As with all of our virtual singalong shows, our “Love Songs Singalong” was carefully crafted for sharing with people who have Alzheimer’s. We selected 12 familiar love songs, recorded them in singable keys, and added easy-to-read lyrics and an on-screen singalong leader.
The 12 love songs in this show were selected to help bring back memories of falling in love and staying in love. Music taps into emotions and long-term memories, so we hope this show will help people who have Alzheimer’s or other forms of dementia better connect with their family and friends and their own joy-filled memories. Of course, this particular singalong also might help caregivers find a few minutes of respite with their own special someone.
All 12 of the love songs in this show are in the public domain. We created custom backing tracks for seven of the songs, and we licensed backing tracks from Tency Music (indicated after song titles below) for the other five songs:
- Carolina in the Morning (Tency) – Listeners might remember this song being sung by Bing Crosby, Jimmy Durante, or Dean Martin.
- Daisy Bell – The catchy refrain of this song pictures a honeymoon “on a bicycle built for two.”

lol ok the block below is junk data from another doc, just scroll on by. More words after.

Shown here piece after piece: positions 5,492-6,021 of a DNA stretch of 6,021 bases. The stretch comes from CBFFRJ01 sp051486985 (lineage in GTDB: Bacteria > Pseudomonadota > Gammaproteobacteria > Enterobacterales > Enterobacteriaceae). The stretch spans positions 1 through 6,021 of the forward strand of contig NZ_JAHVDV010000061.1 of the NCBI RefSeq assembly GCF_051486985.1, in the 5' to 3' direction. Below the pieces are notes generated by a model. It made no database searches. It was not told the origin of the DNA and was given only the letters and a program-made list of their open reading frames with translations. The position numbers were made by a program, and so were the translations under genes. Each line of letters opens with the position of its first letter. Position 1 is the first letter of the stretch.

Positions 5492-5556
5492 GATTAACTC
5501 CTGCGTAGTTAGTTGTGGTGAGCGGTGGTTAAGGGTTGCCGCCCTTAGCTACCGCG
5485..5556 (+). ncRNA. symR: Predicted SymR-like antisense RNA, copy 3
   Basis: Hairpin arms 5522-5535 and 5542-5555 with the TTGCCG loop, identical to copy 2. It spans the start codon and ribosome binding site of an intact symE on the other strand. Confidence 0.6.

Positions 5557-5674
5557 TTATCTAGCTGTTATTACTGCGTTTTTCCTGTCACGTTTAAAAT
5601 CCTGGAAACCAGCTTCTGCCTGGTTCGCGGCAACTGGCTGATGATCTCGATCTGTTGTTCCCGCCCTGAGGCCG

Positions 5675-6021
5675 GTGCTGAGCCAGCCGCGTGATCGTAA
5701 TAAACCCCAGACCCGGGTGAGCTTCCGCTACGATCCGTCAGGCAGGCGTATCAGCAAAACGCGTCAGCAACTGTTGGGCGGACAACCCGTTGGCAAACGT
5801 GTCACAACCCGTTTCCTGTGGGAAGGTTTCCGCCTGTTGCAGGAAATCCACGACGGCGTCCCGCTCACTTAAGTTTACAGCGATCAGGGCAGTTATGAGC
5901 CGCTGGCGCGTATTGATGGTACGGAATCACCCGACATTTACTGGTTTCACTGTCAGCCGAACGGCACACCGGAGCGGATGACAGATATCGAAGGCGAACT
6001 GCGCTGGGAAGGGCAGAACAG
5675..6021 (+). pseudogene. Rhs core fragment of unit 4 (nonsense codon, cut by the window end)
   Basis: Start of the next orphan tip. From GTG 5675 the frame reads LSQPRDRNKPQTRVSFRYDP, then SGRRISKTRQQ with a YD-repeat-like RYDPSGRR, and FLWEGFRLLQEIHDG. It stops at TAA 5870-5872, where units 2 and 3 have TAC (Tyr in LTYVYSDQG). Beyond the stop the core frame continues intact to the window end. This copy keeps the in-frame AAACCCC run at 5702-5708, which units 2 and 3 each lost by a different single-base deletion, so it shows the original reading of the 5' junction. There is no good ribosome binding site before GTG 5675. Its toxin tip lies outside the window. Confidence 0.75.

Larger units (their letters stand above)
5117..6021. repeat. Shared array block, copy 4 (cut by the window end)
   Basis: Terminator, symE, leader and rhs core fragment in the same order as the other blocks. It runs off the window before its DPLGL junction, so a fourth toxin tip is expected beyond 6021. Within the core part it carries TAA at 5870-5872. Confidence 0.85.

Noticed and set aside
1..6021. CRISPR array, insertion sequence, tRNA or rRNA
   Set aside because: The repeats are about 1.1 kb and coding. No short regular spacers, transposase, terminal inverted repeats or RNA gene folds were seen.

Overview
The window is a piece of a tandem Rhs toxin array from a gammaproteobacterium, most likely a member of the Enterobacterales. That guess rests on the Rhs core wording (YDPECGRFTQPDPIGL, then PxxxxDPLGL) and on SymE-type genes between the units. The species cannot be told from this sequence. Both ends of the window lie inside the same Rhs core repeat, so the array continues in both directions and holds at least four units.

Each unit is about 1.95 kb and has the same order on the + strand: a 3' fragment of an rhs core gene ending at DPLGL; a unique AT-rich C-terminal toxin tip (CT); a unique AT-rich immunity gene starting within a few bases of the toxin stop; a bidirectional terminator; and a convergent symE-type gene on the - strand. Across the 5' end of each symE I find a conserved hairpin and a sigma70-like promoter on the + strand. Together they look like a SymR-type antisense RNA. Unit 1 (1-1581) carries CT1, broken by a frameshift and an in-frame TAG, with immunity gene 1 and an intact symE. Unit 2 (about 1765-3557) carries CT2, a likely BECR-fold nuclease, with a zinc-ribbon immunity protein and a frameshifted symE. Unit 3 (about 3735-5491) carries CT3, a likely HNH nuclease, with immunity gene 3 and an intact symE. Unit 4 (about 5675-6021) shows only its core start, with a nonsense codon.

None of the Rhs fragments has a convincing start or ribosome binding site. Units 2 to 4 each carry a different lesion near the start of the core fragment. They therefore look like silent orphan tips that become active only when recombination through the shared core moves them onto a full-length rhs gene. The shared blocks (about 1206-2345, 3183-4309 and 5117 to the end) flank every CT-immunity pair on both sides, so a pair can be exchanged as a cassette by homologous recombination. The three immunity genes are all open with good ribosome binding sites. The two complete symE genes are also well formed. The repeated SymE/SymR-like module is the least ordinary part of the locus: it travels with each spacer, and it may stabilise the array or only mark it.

- For Me and My Gal – This was the first song performed together by Judy Garland and Gene Kelly. They sang it together in a movie of he same name.
- Has Anybody Seen My Gal? – Lucille ball sang this song, often called “Five Foot Two, Eyes of Blue,” on “I Love Lucy” while playing the ukulele.
- I Love You Truly – This beautiful little song was written by a woman named Carrie Jacobs-Bond back in the early 1900s. It was so popular during the first part of the 20th century that the songwriter was invited to the White House to sing her song by presidents Theodore Roosevelt, Warren G. Harding, and Calvin Coolidge.
- It Had to Be You (Tency) – Listeners might remember hearing this song being sung by Bing Crosby, Barbra Streisand, Ray Charles, or Frank Sinatra.
- Let Me Call You Sweetheart – This song, written in 1910, was sung by actress Shirley MacLaine on an episode of Downton Abbey in 2012.
- Shine On, Harvest Moon – The words to this song were written by Jack Norworth, the same man who wrote “Take Me Out to the Ball Game.”
- Somebody Loves Me (Tency) – The music to this song was written by George Gershwin, and it has been sung by all sorts of wonderful singers such as Nat King Cole and Doris Day and Perry Como.
- Tea for Two – This song was introduced in the Broadway musical “No, No, Nanette.”
- Yes Sir, That’s My Baby (Tency) – This song was a hit for Ricky Nelson, who got his start on “The Adventures of Ozzie and Harriet” radio and TV show.
- You Made Me Love You (Tency) – This song was a hit for Bing Crosby back in 1940, and Doris Day sang it in a movie in 1955.